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How Was It Done?
With all that in mind, it can't hurt to speculate how exactly this amazing trick was done, right? Of course, we don't know exactly - and we wouldn't tell you even if we did - but we do have a pretty good idea. Keep this in mind when you watch the video, or you might be just as shocked and fooled as the rest of the crowd.
So, one possibility is just that Rich Ferguson is simply ducking down into his jacket. The jacket itself would have to be a rigid structure - so it stays up when his head "falls off" - and through a cut in his shirt, his head could be seen to "fall", even though he is merely lowering it very quickly. This doesn't explain everything, but it's a pretty good guess. Besides, it's good to leave a bit of mystery for the audience.
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What He's Doing Now
In the years following this incredible Halloween stunt, Rich Ferguson's star just keeps on rising. He followed up the next year with a memorable punking involving a human coffee shop chair, and has also produced a mentalist smartphone app that can actually read your mind. Not only that, he's also appeared on The Today Show a further three times, as their regular "prank expert".
Coupled with his side business in what he calls "creative consultancy", as well as speaking for businesses and performing across the world, Rich Ferguson is one busy boy. It's all part of what makes him such a great magician, though. The enthusiasm he brings to every project, and the sheer energy, will always keep him a crowd favorite. No matter what he does, and no matter how much money he's already made, he's not going to stop giving joy to us.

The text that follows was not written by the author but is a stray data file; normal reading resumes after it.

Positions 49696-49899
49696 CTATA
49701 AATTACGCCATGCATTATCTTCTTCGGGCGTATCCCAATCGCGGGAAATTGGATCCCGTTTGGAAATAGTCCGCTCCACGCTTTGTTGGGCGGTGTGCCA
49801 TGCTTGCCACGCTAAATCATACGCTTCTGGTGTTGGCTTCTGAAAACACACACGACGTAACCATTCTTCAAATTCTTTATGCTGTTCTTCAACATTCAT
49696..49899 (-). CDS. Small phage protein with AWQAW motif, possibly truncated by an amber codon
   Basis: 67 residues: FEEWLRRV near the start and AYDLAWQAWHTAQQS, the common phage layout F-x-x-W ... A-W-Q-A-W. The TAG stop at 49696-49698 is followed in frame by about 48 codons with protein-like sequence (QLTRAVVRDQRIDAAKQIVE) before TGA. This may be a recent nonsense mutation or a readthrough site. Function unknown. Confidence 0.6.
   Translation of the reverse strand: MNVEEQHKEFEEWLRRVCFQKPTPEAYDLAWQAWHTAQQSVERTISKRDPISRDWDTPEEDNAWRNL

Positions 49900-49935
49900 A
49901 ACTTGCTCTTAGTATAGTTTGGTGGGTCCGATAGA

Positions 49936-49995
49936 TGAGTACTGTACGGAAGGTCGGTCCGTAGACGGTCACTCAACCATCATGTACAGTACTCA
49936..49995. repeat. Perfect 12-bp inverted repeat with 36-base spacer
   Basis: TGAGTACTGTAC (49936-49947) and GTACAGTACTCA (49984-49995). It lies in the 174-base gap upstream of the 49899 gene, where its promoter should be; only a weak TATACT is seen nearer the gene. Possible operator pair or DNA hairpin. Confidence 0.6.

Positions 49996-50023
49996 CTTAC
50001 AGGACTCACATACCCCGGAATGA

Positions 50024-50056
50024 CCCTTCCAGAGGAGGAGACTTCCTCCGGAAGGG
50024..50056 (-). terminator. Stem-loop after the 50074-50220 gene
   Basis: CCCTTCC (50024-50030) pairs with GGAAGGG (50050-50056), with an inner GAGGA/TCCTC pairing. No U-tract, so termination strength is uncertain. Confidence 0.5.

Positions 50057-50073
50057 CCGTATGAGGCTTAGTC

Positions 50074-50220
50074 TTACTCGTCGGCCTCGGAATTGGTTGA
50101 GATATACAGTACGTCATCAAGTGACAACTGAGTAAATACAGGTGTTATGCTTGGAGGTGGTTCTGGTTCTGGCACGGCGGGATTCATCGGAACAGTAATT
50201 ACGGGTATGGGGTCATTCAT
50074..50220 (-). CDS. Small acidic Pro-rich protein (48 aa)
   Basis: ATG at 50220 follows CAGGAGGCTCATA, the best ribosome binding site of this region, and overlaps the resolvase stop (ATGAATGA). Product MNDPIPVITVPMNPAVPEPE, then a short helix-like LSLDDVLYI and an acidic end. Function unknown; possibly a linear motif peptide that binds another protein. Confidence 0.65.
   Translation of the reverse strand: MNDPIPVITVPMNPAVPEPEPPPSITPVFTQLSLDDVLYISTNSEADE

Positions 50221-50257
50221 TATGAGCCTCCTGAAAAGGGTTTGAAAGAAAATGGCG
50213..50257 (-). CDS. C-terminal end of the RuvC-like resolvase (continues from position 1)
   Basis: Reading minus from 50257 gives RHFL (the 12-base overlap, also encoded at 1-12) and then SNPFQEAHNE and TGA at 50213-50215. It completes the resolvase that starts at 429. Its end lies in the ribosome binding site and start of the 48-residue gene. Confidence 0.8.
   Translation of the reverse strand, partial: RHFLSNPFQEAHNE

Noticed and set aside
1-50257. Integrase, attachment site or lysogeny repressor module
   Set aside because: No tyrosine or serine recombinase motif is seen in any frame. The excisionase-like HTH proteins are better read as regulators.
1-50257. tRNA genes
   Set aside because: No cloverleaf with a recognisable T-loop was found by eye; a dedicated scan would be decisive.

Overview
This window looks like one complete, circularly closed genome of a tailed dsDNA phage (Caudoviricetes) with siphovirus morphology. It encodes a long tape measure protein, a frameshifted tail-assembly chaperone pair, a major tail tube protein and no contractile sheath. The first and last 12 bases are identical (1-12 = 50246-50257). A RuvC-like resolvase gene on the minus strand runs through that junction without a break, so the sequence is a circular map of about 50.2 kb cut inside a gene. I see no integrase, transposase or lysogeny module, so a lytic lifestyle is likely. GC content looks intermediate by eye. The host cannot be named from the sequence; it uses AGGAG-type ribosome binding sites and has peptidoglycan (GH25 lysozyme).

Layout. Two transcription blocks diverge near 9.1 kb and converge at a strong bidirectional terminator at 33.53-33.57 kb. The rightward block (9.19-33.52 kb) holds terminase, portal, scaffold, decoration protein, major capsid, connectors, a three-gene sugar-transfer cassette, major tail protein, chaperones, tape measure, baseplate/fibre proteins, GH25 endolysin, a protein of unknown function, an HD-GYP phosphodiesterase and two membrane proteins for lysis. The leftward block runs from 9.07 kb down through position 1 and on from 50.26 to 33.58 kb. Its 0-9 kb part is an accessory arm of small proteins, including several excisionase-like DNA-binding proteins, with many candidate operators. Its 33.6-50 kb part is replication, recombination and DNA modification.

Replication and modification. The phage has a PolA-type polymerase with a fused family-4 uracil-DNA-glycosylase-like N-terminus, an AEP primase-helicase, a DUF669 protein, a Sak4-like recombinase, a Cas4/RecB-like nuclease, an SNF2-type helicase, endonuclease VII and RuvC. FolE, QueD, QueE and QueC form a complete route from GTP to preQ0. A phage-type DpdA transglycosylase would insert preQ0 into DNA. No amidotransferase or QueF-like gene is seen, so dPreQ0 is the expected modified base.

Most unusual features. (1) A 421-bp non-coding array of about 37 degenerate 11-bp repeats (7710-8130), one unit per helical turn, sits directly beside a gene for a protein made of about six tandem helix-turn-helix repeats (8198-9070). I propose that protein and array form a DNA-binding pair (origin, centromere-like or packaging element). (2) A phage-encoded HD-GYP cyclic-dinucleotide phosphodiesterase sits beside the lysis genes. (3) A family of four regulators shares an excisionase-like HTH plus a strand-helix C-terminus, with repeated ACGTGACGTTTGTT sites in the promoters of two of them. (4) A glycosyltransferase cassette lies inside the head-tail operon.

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The YouTube Sensation
Alright: now for the video you've all been waiting for. Now to watch people scream, cry, laugh, and flee in absolute terror at this insane trick. And now to scratch your head, sit back in the chair for a couple of hours, and think: how in the hell did he do that? And why am I not a flippin' awesome magician, instead of an investment banker?
In the hours after it was uploaded, this video had already racked up close to five million views and made him instantly world famous. Since then, and with multiple reposts and copies, he's racked up a cool 20 million views. People can't get enough of this one weird trick. It'll never get old. Just watch it and see if you can be a magician too. See if you can do the impossible, and keep the smile off your face.
Here is the Video: